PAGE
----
Tectal CRFR1 receptor involvement in avoidance and approach behaviors in the South African clawed frog, Xenopus laevis

Christine M. Prater, Breanna N. Harris, James A. Carr

Research output: Contribution to journalArticle

Abstract

Animals in the wild must balance food intake with vigilance for predators in order to survive. The optic tectum plays an important role in the integration of external (predators) and internal (energy status) cues related to predator defense and prey capture. However, the role of neuromodulators involved in tectal sensorimotor processing is poorly studied. Recently we showed that tectal CRFR1 receptor activation decreases food intake in the South African clawed frog, Xenopus laevis, suggesting that CRF may modulate food intake/predator avoidance tradeoffs. Here we use a behavioral assay modeling food intake and predator avoidance to test the role of CRFR1 receptors and energy status in this tradeoff. We tested the predictions that 1) administering the CRFR1 antagonist NBI-27914 via the optic tecta will increase food intake and feeding-related behaviors in the presence of a predator, and 2) that prior food deprivation, which lowers tectal CRF content, will increase food intake and feeding-related behaviors in the presence of a predator. Pre-treatment with NBI-27914 did not prevent predator-induced reductions in food intake. Predator exposure altered feeding-related behaviors in a predictable manner. Pretreatment with NBI-27914 reduced the response of certain behaviors to a predator but also altered behaviors irrelevant of predator presence. Although 1-wk of food deprivation altered some non-feeding behaviors related to energy conservation strategy, food intake in the presence of a predator was not altered by prior food deprivation. Collectively, our data support a role for tectal CRFR1 in modulating discrete behavioral responses during predator avoidance/foraging tradeoffs.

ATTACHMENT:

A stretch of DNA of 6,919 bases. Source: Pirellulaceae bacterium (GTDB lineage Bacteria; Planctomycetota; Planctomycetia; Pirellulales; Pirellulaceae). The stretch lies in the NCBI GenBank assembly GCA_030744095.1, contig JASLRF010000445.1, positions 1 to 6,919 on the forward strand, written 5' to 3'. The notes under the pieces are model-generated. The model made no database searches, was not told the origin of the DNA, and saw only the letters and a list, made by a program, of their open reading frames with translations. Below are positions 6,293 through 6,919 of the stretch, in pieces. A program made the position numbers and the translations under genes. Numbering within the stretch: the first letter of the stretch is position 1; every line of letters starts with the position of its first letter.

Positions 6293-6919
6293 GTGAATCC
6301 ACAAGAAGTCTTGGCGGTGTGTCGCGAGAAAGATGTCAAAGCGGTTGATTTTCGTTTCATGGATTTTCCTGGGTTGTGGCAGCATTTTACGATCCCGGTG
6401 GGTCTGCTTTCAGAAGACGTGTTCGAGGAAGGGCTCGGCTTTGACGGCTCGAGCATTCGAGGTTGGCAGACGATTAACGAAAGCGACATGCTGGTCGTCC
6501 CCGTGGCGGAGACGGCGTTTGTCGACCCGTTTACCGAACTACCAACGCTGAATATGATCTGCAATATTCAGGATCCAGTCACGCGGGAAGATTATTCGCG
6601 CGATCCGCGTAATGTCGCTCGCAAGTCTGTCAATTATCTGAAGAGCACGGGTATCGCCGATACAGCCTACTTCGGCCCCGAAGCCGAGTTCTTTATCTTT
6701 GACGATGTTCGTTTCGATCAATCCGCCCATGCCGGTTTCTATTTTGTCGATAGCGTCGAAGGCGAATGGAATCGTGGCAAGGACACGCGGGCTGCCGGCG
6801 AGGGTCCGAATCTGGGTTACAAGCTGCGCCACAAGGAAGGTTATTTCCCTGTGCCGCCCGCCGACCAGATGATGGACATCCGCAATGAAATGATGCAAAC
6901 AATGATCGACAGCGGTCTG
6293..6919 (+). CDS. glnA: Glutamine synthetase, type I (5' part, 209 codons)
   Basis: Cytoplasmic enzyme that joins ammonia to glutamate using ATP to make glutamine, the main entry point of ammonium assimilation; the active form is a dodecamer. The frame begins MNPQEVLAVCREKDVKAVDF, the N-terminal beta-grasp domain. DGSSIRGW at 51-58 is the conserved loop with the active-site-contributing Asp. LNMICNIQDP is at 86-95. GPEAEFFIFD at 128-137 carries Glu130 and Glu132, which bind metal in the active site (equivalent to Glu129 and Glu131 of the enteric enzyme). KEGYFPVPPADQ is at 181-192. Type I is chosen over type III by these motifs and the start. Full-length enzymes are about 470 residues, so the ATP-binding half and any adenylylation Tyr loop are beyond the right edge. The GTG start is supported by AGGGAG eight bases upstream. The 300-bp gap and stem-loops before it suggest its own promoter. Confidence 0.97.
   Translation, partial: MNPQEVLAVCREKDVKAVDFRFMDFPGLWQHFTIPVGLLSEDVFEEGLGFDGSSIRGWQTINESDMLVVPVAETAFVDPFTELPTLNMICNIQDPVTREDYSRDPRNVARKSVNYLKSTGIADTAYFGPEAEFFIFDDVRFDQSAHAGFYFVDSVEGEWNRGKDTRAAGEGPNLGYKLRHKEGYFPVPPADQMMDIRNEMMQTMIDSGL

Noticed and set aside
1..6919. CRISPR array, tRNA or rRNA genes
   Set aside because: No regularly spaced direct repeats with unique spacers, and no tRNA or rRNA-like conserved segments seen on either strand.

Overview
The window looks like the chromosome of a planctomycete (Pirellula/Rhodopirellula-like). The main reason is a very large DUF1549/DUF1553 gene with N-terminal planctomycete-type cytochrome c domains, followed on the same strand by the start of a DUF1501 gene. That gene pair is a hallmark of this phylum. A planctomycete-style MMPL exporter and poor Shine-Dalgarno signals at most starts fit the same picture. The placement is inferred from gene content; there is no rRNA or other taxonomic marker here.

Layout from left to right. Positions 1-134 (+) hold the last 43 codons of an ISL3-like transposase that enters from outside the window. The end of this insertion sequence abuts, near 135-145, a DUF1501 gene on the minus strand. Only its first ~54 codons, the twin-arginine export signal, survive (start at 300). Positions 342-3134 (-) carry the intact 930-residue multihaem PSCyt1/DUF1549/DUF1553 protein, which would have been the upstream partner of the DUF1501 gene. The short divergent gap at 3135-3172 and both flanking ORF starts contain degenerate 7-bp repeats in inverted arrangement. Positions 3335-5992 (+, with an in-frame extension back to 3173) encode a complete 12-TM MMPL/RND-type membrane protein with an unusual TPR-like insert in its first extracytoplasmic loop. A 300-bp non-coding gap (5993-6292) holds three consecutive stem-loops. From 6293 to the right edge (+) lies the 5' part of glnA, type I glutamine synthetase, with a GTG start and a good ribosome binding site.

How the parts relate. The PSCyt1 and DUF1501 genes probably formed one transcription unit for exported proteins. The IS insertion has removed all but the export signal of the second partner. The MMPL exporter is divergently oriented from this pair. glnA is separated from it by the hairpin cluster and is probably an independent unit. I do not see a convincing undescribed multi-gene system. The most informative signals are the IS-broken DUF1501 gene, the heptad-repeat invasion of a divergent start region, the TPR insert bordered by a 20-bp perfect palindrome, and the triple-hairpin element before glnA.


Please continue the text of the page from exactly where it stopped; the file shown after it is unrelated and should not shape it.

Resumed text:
Original languageEnglish
Article number104707
JournalHormones and Behavior
Volume120
DOIs
StatePublished - Apr 2020

Keywords

  • Amphibian
  • Feeding
  • Foraging
  • Multisensory
  • Optic tectum
  • Stress

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